Councils aim cost shift broadside at National Commission of Audit

Parliament House, Canberra, Australia (November 2010)

By Paul Hemsley and Julian Bajkowski

The Australian Local Government Association (ALGA) has made a reinvigorated push stop the states and Canberra from dumping more service delivery functions on the doorsteps of councils without sufficient and ongoing funding.

The peak body’s submission to the Abbott government’s National Commission of Audit, which is tasked with reviewing government functions and efficiencies from the ground up, warns that the expectation of an increase in the scope of functions of local government needs to be met with an increase in resources, primarily money.

The submission shines a light on financial challenges of the long term trend to devolve government service delivery to providers who are generally closest to recipients.

While the strong resistance to cost-shifting by the states and Canberra is not new, what has become more apparent is that many councils continue to struggle to be financially sustainable as the number of activities expected from them increase.

ALGA now estimates that the burden of cross-jurisdictional financial manoeuvres that shortchange local governments are now as high as $1 billion a year.

The ALGA submission cites the Hawker Report of 2003, which identified the transfer of ownership of regional airports from the Commonwealth to local government in the 1990s as a form of cost shifting.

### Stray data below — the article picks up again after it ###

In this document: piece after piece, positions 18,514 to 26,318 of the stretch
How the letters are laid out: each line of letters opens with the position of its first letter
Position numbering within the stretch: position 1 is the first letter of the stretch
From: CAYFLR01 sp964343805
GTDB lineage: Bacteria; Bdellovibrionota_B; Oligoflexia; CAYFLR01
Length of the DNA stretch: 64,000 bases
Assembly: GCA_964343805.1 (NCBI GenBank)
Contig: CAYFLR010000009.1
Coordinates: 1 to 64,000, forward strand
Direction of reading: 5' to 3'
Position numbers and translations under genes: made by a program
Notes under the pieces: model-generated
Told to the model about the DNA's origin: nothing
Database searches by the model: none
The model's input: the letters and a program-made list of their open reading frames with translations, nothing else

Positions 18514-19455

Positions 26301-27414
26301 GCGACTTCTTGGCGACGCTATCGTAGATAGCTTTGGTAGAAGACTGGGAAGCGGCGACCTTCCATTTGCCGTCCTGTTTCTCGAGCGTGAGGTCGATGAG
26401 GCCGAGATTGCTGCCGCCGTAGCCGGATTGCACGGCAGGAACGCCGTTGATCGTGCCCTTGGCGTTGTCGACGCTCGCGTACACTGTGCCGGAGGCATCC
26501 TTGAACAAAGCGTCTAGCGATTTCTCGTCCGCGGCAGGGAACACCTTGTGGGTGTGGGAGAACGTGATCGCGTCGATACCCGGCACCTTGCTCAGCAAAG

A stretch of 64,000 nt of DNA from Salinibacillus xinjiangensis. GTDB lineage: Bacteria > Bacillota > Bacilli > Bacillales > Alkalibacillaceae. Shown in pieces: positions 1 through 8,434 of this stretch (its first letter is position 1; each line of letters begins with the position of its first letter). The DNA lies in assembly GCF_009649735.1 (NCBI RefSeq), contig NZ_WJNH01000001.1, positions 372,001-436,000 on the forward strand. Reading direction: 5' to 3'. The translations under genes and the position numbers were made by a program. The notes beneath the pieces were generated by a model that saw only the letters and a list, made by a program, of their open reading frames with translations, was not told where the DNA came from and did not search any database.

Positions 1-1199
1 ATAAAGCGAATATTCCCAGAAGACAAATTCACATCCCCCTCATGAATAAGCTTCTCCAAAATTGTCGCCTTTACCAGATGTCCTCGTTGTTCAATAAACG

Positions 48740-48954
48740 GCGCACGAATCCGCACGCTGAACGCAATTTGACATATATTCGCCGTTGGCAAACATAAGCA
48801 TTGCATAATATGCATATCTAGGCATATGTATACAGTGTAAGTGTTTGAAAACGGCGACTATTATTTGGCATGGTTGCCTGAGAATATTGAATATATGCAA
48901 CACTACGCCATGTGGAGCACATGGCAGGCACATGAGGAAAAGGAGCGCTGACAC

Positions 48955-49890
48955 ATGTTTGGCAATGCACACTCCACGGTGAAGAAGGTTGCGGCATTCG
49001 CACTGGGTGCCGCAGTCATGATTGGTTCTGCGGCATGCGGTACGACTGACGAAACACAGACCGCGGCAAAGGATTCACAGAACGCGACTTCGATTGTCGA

This transfer became a “major burden” on many regional councils because it came “without sufficient funding” to keep up with the increasing costs of the airports, especially in the area of security after 2001.

The submission also highlighted the financial pinch on councils from their expanded child care services after the Commonwealth provided grants to encourage local governments to facilitate the provision of these services.

But these grants weren’t enough to maintain these services in the long term.

Although all spheres of government have signed an Inter-Governmental Agreement (IGA) in 2007 that ensures all parties consider the financial impacts on local governments when they are forced to take on another responsibility, the ALGA submission has stressed that he Agreement “needs to be strengthened”.

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